Skip to main content

Volume 14 Supplement 2

Sepsis 2010

Severity of illness scoring systems in community-acquired Legionella pneumonia

Introduction

Prognostic and severity-of-illness scoring systems are valuable tools for predicting mortality and choosing the site of care for patients with community-acquired pneumonia (CAP) [1]. Legionnaires' disease (LD) is a pneumonia caused by Legionella spp. and carries a higher mortality rate (5 to 30%) than CAP of most other etiologies. The aim of our study was to evaluate five scoring systems commonly used in CAP for predicting mortality in patients with Legionella pneumophila serogroup 1 infection admitted during a large LD outbreak [2, 3].

Methods

Patients with microbiologically verified LD (n= 103) and CAP patients with epidemiological association to the outbreak with no other bacteriological etiology identified (n = 32) were included. A clinical protocol was initiated during an early phase of the outbreak, and clinical and biochemical data were collected from patients on admission to the regional hospital. The five evaluated scoring systems were: pneumonia severity index (PSI), CURB-65 (confusion, uremia, respiratory rate ≥30, low blood pressure, age ≥65) and CRB-65 score, the modified American Thoracic Society (ATS) score, and the IDSA/ATS guidelines. The endpoint was defined as 28-day mortality.

Results

The overall mortality rate was 12% (16/135), and 19% (25/135) were admitted to the ICU. The discriminatory power was highest for PSI, CURB-65 and CRB-65 with area under the receiver operator characteristic curve (AUC) of 0.79, 0.78, and 0.75, respectively. The AUC of the modified ATS score and IDSA/ATS guidelines were 0.61 and 0.69, respectively. Table 1 shows that a PSI class IV or V, and a CURB-65 and CRB-65 score ≥2 yielded the highest sensitivity for prediction of mortality, but the specificity and positive predictive value was low.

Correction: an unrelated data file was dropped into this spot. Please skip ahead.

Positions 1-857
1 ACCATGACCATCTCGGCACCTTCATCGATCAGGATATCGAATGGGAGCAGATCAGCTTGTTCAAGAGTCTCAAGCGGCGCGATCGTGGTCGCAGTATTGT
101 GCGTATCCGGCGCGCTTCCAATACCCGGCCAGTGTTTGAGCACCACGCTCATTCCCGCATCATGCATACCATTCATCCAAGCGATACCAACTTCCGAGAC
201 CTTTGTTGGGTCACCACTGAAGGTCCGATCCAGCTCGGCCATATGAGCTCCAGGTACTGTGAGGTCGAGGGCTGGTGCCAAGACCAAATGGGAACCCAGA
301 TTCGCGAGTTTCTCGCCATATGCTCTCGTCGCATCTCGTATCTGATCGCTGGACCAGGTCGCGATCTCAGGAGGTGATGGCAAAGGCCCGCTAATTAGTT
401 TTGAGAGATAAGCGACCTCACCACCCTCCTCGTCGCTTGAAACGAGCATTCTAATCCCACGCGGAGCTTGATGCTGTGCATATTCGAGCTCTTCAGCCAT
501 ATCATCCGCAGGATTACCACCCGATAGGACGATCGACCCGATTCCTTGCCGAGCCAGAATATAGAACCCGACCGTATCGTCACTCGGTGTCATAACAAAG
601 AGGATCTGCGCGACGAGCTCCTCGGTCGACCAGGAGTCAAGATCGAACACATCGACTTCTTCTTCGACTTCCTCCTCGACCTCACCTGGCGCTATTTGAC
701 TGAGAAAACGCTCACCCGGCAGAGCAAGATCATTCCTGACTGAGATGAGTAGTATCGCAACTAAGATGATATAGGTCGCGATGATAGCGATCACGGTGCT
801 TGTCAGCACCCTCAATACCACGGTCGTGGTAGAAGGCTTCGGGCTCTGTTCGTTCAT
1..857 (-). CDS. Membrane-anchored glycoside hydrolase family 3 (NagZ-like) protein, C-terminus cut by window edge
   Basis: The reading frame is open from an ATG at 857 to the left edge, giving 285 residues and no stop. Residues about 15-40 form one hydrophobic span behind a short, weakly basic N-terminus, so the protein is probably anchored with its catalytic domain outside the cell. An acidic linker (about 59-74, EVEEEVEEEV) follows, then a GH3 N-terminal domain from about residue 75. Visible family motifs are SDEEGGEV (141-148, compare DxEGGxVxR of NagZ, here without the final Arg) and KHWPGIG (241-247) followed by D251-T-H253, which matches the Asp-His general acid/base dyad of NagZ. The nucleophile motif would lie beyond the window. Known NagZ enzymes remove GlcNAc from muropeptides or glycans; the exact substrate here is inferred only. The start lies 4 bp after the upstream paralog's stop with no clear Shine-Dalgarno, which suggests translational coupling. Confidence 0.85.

Table 1 Sensitivity, specificity and predictive values for mortality prediction of five severity-of-illness scoring systems in 132 outbreak patients with confirmed and presumptive Legionnaires' disease

Conclusions

The PSI, the CURB-65 and CRB-65 scores proved sensitive in predicting mortality in patients with Legionella pneumonia admitted during an LD outbreak, but the low specificities and positive predictive values necessitate thorough clinical judgment in patients with a high severity score. The modified ATS score and IDSA/ATS guidelines, which are decision recommendations for ICU admission, were not sensitive in predicting mortality from LD in this study.

References

  1. 1.

    Mandell LA, Wunderink RG, Anzueto A, Bartlett JG, Campbell GD, Dean NC, Infectious Diseases Society of America; American Thoracic Society, et al.: Infectious Diseases Society of America/American Thoracic Society consensus guidelines on the management of community-acquired pneumonia in adults. Clin Infect Dis 2007, 44(Suppl 2):S27-S72. [http://www.ncbi.nlm.nih.gov/pubmed/17278083] 10.1086/511159

    CAS  Article  PubMed  Google Scholar 

  2. 2.

    Nygard K, Werner-Johansen O, Ronsen S, Caugant DA, Simonsen O, Kanestrom A, et al.: An outbreak of legionnaires disease caused by long-distance spread from an industrial air scrubber in Sarpsborg, Norway. Clin Infect Dis 2008, 46: 61-69. 10.1086/524016

    Article  PubMed  Google Scholar 

  3. 3.

    Simonsen Ø, Wedege E, Kanestrøm A, Bolstad K, Aaberge IS, Ringstad J: A large outbreak of legionnaires disease: the impact of serological testing. 2010, in press.

    Google Scholar 

Download references

Author information

Affiliations

Authors

Corresponding author

Correspondence to Ø Simonsen.

Rights and permissions

Reprints and Permissions

About this article

Cite this article

Simonsen, Ø., Ringstad, J. Severity of illness scoring systems in community-acquired Legionella pneumonia. Crit Care 14, P25 (2010). https://doi.org/10.1186/cc9128

Download citation

Keywords

  • Receiver Operator Characteristic Curve
  • American Thoracic Society
  • Pneumonia Severity Index
  • Epidemiological Association
  • High Severity Score
\